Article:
10 April 2014

South Africa: Wireless Network Opens Doors for N Cape Learners

Kuruman — Education for learners in about 50 schools in the JT Gaetsewe District Municipality in the Northern Cape is set to become more interesting, thanks to the introduction of wireless network in the area.

Science and Technology Deputy Minister Michael Masutha today launched wireless network, which will give thousands of learners access to the internet.

The Wireless Mesh Network (WMN) project is an initiative of the Department of Science and Technology (DST), aimed at demonstrating alternative models to establishing information and communication technology (ICT) infrastructure in rural areas.

The project is funded by the European Union and implemented by the Council for Scientific and Industrial Research's Meraka Institute. Speaking at the launch held at Learamele Special School, Deputy Minister Masutha said having access to ICT will help rural communities to access information.

"These days it is common knowledge that ICT has a positive impact on people's lives," he said.

Deputy Minister Masutha said a number of ICT projects were being implemented to improve education.

"As a department, in partnership with other stakeholders, we have developed a 10-year roadmap," he said.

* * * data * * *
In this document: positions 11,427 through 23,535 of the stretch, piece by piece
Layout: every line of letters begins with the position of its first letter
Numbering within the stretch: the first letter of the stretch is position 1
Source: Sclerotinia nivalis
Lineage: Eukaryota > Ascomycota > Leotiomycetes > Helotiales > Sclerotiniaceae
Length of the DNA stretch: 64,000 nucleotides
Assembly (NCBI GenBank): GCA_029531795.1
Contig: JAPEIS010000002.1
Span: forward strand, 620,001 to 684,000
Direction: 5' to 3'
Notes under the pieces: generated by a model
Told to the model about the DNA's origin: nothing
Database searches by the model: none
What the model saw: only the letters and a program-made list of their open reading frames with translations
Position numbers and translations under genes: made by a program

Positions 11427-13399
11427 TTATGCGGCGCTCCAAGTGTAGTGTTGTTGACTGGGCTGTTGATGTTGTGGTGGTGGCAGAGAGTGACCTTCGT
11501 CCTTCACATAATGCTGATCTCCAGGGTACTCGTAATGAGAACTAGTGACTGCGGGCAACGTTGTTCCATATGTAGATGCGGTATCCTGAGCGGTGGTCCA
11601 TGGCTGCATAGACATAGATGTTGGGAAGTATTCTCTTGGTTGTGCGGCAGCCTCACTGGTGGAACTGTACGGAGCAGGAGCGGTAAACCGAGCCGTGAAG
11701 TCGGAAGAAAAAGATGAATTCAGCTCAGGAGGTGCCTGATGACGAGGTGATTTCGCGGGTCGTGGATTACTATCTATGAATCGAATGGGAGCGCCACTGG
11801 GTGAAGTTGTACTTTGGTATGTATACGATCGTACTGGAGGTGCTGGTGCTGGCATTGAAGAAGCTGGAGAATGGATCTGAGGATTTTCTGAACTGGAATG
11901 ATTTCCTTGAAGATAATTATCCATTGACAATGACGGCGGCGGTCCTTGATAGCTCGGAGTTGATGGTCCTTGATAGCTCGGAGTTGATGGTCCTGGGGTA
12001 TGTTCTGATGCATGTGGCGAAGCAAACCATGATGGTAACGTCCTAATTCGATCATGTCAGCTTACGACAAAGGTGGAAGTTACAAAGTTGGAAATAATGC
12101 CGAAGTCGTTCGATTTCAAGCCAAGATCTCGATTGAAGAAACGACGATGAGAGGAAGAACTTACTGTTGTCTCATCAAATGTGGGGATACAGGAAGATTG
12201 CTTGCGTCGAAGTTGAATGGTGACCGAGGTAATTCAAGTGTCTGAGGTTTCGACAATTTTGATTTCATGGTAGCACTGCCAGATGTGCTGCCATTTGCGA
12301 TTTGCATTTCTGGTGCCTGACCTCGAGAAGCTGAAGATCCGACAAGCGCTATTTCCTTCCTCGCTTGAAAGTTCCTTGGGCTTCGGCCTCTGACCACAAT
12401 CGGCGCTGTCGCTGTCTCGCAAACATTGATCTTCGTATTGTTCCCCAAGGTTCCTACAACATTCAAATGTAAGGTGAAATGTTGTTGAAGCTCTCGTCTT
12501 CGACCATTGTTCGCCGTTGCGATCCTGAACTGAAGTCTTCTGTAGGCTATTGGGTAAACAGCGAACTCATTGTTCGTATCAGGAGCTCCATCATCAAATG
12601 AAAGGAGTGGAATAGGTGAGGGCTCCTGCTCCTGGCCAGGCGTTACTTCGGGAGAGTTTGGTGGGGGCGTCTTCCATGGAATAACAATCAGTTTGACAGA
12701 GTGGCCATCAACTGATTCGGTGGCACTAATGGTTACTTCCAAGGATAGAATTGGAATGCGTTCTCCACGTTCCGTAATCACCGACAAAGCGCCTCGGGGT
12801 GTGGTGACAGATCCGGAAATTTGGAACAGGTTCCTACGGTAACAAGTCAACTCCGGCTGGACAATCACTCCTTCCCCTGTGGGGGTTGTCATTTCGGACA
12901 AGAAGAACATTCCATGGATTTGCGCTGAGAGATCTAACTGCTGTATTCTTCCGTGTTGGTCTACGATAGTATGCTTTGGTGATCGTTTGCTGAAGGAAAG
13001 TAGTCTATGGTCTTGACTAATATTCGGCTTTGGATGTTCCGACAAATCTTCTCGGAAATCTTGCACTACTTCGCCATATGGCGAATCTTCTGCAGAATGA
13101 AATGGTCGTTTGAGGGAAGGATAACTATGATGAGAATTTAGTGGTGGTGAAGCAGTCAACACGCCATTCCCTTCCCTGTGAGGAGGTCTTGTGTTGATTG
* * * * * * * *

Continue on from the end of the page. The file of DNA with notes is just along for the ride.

A Grade 9 learner from nearby Iketletso Middle School, Thato Kgosierileng, expressed his excitement at having access to the internet.

"Now am able to search for information on the computer without having to go to the library," he said.

Thato, who started using a computer for the first time at school, said the few hours he had spent on a computer were very informative.

"With a computer, one can do a lot of things within a short space of time," he said.

A teacher at Learamele, Boitshoko Bannane, said the use of computers will expand learning possibilities.

"This will help ... learners conduct research. I have also noticed that the learners have developed a great deal of interest in learning using computers," he said.

Education District Director Vuyisile Teise said the introduction of computers would improve the learning process.

"The learners will now be able to download information from computers. Everything is now on their fingertips," he said.

The DST launched the initial phase of this initiative in Sekhukhune in Limpopo and Ekangala in Mpumalanga in 2010, connecting 212 public facilities including schools, circuit offices and colleges.

The project is supportive of the Schools Connectivity project, which aims to connect approximately 27 000 public schools in the country.

This connectivity project is led through the e-Connectivity Forum, headed by the Deputy Ministers of Communications and Basic Education, Stella Ndabeni-Abrahams and Enver Surty respectively.

- SAnews.gov.za

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